“How does this add to your understanding of women’s role within society at this time?” In this passage, Curley’s Wife is confiding in Lennie. A few lines into the extract, she asks Lennie “Ain’t I got a right to talk to nobody?”- Which could show that women at this time were told what to do, and whom they were allowed to talk to by their husbands. Women at this time were seen as having a lower status than men. Obviously Curley’s Wife does not love her husband, which is delicately shown when she tells Lennie “I don’t like Curley, he’s not a nice fella.” It is noticeable that Curley’s Wife does not have a name throughout the novel. She is only addressed as “Curley’s Wife” – her real name is never said.
In the times John Steinbeck lived in women were not held in high regard but they were just present to serve men. However, they still tried to yearn for a better future by exploiting men. The character Curley's wife in the novel is a victim of society and her dream. She is married to Curley who neglects her and so because of her loneliness she is always seeking attention. She wears too much makeup and dresses like a "whore"
Although if I lived in the Elizabethan times then I would not know what my opinion would be, as to whether I would think it is normal or unfair. At the start of the play it is clear that Lord Capulet wants Juliet to marry someone who she truly loves and feels comfortable with, and his reaction when Paris asks for Juliet’s hand in marriage is abnormal to that of a normal Elizabethan father as he wanted Juliet to choose the right man. He also actually shows many signs that he really does care about Juliet. These are portrayed in the lines “But woo her,
Sally Nguyen English 12 Mrs. Heather Carreiro December 1st, 2014 Patriarchy in A Midsummer Night’s Dream In the play, A Midsummer Night's Dream by William Shakespeare illustrates the idea of patriarchy through characters like Theseus, Egeus and also in the fairy world through Oberon; this play shows what male domination is and what difference between genders in late of 16th century. The idea of patriarchy appears between relationships like marry couples, lovers or family, however there aren’t many choices available for women in general and specifically for women roles in this play. The play begins with the conversation between Hippolyta and Theseus about the wedding night. When Theseus pointed out, Hippolyta, I wooed thee with my sword And when thy love doing thee injuries. But I will wed thee in another key, With pomp, with triumph, and with reveling.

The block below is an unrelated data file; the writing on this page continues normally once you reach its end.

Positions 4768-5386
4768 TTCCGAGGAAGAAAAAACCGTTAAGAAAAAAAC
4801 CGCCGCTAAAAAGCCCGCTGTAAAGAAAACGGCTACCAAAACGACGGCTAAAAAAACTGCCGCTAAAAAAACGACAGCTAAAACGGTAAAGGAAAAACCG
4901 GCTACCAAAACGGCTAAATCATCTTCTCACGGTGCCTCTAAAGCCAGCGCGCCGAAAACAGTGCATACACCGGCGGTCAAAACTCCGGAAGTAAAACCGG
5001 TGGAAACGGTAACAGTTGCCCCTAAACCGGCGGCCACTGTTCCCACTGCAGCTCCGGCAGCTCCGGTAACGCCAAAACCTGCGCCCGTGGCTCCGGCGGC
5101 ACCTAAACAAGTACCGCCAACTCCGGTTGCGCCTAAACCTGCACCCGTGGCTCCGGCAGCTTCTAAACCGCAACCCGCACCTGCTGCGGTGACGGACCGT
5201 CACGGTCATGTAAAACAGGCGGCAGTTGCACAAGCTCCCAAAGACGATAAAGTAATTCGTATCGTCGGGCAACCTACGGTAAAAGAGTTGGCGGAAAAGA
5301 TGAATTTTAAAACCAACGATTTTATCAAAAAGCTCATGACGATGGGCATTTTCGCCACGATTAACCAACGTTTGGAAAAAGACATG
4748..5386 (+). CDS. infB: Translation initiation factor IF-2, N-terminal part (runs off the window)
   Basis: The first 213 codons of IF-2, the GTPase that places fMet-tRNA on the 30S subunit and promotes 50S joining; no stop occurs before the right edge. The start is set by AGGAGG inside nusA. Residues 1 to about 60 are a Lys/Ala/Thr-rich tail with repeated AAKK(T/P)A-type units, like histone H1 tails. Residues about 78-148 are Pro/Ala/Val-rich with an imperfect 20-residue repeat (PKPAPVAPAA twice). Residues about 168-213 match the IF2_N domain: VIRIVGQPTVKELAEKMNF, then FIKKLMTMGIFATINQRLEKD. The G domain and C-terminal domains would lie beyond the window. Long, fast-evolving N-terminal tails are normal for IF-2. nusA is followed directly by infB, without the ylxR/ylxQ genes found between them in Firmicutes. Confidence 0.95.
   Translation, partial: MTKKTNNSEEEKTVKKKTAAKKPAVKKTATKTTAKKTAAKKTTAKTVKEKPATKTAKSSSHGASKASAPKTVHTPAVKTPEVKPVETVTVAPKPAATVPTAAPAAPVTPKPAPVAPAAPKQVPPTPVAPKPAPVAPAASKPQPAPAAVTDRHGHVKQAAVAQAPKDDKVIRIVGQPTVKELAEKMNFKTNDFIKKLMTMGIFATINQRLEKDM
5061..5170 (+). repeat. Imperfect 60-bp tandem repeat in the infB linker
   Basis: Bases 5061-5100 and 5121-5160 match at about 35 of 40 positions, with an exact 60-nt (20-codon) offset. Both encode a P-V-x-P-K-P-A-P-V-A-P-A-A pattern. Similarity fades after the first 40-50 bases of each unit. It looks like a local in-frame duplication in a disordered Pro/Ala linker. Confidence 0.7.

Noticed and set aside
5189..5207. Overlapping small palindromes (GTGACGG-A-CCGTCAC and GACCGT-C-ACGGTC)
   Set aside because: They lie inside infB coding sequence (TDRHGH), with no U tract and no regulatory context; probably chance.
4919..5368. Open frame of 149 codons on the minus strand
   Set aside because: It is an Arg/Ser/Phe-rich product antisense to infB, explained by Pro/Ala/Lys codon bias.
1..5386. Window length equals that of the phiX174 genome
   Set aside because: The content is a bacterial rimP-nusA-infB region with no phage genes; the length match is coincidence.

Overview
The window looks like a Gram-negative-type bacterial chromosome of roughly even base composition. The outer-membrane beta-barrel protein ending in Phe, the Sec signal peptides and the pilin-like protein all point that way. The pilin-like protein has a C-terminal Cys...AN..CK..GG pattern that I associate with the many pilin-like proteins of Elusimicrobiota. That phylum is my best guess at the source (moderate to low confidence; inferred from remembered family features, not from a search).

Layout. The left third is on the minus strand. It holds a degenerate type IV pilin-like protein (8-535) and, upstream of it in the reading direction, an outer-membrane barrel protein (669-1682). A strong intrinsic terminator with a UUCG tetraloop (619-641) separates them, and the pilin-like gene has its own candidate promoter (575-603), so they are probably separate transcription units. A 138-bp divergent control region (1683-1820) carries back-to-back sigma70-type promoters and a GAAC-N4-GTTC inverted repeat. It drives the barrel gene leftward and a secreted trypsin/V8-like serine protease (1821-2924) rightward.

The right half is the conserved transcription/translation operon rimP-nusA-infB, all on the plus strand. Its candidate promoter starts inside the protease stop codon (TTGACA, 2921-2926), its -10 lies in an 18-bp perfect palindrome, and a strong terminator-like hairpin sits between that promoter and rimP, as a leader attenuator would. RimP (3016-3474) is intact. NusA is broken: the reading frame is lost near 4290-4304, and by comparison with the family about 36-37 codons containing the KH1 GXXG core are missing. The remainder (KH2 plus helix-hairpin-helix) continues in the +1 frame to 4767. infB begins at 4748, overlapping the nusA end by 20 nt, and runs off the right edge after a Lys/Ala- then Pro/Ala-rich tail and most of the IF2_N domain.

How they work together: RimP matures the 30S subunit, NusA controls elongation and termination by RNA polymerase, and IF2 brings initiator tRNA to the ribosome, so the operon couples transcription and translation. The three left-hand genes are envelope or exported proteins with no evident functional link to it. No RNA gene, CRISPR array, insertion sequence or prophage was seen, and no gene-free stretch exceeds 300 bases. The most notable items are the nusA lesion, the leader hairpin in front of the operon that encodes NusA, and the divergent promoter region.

Don't you even know who my father is?” This quote makes it evident that the status of Elton’s father directly influences who he ‘should’ date. Cher’s evinces egotism, believing that she has the ability to challenge natural social behaviour. Cher’s manipulation of Tai’s appearance is shown through the mis-en-scene of expensive clothing and make-up, in an attempt to fascinate the opposite sex using physical adjustment. Cher’s repeated attempts to draw two unlikely people together (Tai and Elton), ends in the realisation that she does not possess the capability of defying human attraction. Heckerling depicts the changing social attitudes towards marriage in a contemporary
Alcee Arobin is a lady’s man who has many affairs with different women and intends to make Edna another one of his affairs. But Edna doesn’t let Alcee take control of the relationship; she writes him when she wants and decides when they should go out. Being in control is a reverse role for Edna, but she knows it is really who she is, and it is what she wants. Alcee plays along and lets Edna take control, and Edna discovers the satisfaction of using a man the way men usually use women. Although Edna has taken control of her own life, she is still not happy with her life because of the many different types of love she has experienced.
Gilman provides the point of views of these women who know nothing of marriage to allow us to see our own society’s faults in the way we think things should be. By denying the men’s proposition of name change, the women point out the idiocy of the concept we accept to be the norm in our society. This problem of possession and power shows up in Gilman’s “The Yellow Wallpaper” as well. The husband in that piece has possession of his wife by controlling her every move. The men in “The Yellow Wallpaper” make the decisions and control their households.
The only reason why both families object to Romeo and Juliet being together is because of a family feud that has been going on for decades if not centuries (Basingstoke, pg 5). Pride and Prejudice gives us a peek into the strange dynamics of human relationships. This story presents people in love whose pride and prejudice tend to suppress their true emotions, and highlights the role of social norms in the romantic experiences of people in love. It characterizes the power of reason - that of pragmatism and idealism as standards for love and marriage (Lerner, 69). The Tragedy of Romeo and Juliet is not in the death of two young lovers, but the failure of society to overcome the social barriers that would have prevented the loss of so many innocent lives.
Steinbeck leads the reader to believe that Curley does not really care about his wife; if he did, he would not be flaunting their private life and he would consider her dignity. This instantly degrades Curley’s wife’s reputation. Candy goes on further to describe her character by telling George that ‘she got the eye…I seen her give Slim the eye’. ‘The eye’ is suggesting that she is looking at other men whilst being married which creates a negative impression of her character on the reader. Steinbeck raises